A new book from envirotechie Jeffrey K. Stine: America’s Forested Wetlands: From Wasteland to Valued Resource
From the darkest, most forbidding swamp to the smallest soggy bog at the side of a housing development, wetlands provide invaluable ecological services to life on earth. Yet, prior to the 1930s, few people worried about the mounting loss of these essential landscapes.
America’s Forested Wetlands chronicles the history of American attitudes and actions toward the ambiguous transitional areas between dry land and open water. From the clear-cutting of cypress swamps and the wholesale filling and draining of marshes and bottomlands to the growing recognition of how these lands contribute to flood control, water quality, and biological diversity and on to today’s energetic political debates over “no net loss” policies designed to protect, enhance, restore, or recreate wetlands, the story involves increasing human understanding and appreciation of an important but limited resource.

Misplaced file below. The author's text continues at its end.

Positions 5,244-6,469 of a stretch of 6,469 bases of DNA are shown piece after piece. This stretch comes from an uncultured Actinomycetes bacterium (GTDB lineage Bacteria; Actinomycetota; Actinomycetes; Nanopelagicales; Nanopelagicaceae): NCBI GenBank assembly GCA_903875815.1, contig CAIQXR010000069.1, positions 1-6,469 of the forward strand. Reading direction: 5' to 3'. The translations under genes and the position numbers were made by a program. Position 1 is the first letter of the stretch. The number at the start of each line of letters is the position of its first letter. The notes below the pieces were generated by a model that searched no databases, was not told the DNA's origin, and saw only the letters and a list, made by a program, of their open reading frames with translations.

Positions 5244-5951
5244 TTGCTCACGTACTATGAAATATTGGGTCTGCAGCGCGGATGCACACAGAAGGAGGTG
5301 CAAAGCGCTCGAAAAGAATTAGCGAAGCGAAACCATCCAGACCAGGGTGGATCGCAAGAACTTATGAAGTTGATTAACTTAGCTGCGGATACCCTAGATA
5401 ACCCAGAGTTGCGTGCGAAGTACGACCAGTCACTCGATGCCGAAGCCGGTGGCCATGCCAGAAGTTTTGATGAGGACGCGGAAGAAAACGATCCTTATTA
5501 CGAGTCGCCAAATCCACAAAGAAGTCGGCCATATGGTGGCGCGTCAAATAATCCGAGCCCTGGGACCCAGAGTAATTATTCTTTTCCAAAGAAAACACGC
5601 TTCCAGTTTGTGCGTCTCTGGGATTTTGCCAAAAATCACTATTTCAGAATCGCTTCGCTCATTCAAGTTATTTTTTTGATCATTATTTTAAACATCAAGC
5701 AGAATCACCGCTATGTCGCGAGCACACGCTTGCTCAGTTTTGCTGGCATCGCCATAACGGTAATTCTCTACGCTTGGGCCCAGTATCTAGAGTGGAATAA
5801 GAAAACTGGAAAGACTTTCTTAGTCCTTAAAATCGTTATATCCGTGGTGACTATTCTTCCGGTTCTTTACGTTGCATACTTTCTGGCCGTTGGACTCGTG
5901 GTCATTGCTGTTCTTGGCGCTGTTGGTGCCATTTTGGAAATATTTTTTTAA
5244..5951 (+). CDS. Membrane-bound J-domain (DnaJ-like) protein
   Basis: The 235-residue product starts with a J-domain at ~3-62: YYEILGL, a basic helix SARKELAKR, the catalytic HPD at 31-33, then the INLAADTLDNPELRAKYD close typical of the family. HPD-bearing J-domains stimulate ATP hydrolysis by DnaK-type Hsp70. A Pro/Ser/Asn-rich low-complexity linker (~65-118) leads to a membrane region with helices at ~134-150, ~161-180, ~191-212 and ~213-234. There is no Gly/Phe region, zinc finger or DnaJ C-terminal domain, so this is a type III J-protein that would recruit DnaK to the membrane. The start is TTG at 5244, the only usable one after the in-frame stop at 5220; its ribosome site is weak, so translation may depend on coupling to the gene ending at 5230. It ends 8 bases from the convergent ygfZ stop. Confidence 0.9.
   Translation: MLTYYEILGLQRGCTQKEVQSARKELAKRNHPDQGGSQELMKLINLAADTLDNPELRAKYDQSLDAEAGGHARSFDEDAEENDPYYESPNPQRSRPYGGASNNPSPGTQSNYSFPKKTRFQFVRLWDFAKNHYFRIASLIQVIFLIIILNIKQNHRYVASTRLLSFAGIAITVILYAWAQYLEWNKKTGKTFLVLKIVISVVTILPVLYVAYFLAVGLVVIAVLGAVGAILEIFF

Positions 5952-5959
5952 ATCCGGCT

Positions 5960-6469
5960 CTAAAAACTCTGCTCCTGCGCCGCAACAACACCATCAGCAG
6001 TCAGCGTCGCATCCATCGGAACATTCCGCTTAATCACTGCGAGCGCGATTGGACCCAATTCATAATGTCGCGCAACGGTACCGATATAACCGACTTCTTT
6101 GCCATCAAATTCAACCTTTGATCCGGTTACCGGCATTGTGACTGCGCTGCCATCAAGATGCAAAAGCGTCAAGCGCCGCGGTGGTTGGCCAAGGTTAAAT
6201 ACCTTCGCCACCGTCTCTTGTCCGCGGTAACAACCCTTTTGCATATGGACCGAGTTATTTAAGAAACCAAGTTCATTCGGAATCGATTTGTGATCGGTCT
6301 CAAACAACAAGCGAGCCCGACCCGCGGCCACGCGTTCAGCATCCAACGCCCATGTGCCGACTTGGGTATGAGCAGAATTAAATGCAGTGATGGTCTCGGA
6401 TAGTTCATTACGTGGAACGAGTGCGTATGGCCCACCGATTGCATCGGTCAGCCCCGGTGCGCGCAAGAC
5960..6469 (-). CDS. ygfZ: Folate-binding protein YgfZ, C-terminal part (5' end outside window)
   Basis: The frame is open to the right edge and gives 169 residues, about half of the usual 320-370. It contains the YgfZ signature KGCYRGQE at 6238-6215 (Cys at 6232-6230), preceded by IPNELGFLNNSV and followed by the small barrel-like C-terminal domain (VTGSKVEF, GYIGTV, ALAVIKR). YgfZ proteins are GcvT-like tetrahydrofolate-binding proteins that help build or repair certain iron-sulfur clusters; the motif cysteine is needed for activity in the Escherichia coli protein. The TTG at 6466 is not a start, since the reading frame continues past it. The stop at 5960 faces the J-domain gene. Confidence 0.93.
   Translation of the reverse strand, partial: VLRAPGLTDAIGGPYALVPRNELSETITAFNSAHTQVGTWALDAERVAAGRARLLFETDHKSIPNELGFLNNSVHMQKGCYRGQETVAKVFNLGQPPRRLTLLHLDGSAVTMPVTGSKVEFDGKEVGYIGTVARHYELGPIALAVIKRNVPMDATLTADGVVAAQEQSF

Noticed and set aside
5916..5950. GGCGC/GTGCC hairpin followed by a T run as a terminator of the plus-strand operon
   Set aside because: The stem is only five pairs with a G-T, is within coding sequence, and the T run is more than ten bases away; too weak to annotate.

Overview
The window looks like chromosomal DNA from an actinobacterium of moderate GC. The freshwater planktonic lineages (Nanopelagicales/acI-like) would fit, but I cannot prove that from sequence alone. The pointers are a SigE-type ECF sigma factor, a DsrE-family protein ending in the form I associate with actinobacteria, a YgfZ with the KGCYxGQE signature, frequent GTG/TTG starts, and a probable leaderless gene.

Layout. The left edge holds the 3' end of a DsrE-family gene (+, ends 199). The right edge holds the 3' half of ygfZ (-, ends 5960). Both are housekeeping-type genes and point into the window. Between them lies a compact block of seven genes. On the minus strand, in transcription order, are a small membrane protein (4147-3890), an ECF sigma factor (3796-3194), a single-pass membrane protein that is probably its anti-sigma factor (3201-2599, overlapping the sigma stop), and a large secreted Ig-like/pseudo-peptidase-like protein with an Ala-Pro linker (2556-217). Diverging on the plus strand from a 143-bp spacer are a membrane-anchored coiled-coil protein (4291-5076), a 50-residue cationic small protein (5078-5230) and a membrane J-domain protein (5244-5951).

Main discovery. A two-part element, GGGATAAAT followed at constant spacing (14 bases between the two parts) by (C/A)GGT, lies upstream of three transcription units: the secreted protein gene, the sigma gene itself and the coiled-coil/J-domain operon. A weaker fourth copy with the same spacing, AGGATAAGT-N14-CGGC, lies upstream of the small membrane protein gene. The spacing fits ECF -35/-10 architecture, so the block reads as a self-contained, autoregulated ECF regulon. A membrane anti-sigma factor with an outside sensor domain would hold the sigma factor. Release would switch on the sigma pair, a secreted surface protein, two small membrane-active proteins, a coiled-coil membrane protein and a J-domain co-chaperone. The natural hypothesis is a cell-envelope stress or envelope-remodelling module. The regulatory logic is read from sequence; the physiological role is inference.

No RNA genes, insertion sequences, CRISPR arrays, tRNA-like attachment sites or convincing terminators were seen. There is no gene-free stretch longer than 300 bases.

America’s Forest Wetlands addresses one of the most persistent and contentious issues in natural resources management and offers an essential primer for landowners, teachers, students, journalists, and government decision makers and advisors.
To order, contact the Forest History Society at 919/682-9319, or order online at www.foresthistory.org.